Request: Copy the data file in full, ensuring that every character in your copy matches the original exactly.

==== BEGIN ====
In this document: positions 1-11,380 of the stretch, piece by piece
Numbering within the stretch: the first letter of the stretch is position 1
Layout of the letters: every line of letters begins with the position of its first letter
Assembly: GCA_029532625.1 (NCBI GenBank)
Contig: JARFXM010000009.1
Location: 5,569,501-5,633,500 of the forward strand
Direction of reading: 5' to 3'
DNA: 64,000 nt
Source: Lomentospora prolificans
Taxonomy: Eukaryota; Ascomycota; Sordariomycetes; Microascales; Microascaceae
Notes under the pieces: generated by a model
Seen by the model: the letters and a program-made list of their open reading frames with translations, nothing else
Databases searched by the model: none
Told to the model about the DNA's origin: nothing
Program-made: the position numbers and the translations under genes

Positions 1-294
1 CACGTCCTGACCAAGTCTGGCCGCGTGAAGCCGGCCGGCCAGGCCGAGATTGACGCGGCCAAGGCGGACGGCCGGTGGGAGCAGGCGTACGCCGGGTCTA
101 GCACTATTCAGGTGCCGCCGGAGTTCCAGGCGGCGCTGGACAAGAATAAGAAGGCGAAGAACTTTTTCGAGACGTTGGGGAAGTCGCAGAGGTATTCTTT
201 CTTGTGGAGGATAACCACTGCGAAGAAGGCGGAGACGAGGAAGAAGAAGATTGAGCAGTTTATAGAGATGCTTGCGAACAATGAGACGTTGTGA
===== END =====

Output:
In this document: positions 1-11,380 of the stretch, piece by piece
Numbering within the stretch: the first letter of the stretch is position 1
Layout of the letters: every line of letters begins with the position of its first letter
Assembly: GCA_029532625.1 (NCBI GenBank)
Contig: JARFXM010000009.1
Location: 5,569,501-5,633,500 of the forward strand
Direction of reading: 5' to 3'
DNA: 64,000 nt
Source: Lomentospora prolificans
Taxonomy: Eukaryota; Ascomycota; Sordariomycetes; Microascales; Microascaceae
Notes under the pieces: generated by a model
Seen by the model: the letters and a program-made list of their open reading frames with translations, nothing else
Databases searched by the model: none
Told to the model about the DNA's origin: nothing
Program-made: the position numbers and the translations under genes

Positions 1-294
1 CACGTCCTGACCAAGTCTGGCCGCGTGAAGCCGGCCGGCCAGGCCGAGATTGACGCGGCCAAGGCGGACGGCCGGTGGGAGCAGGCGTACGCCGGGTCTA
101 GCACTATTCAGGTGCCGCCGGAGTTCCAGGCGGCGCTGGACAAGAATAAGAAGGCGAAGAACTTTTTCGAGACGTTGGGGAAGTCGCAGAGGTATTCTTT
201 CTTGTGGAGGATAACCACTGCGAAGAAGGCGGAGACGAGGAAGAAGAAGATTGAGCAGTTTATAGAGATGCTTGCGAACAATGAGACGTTGTGA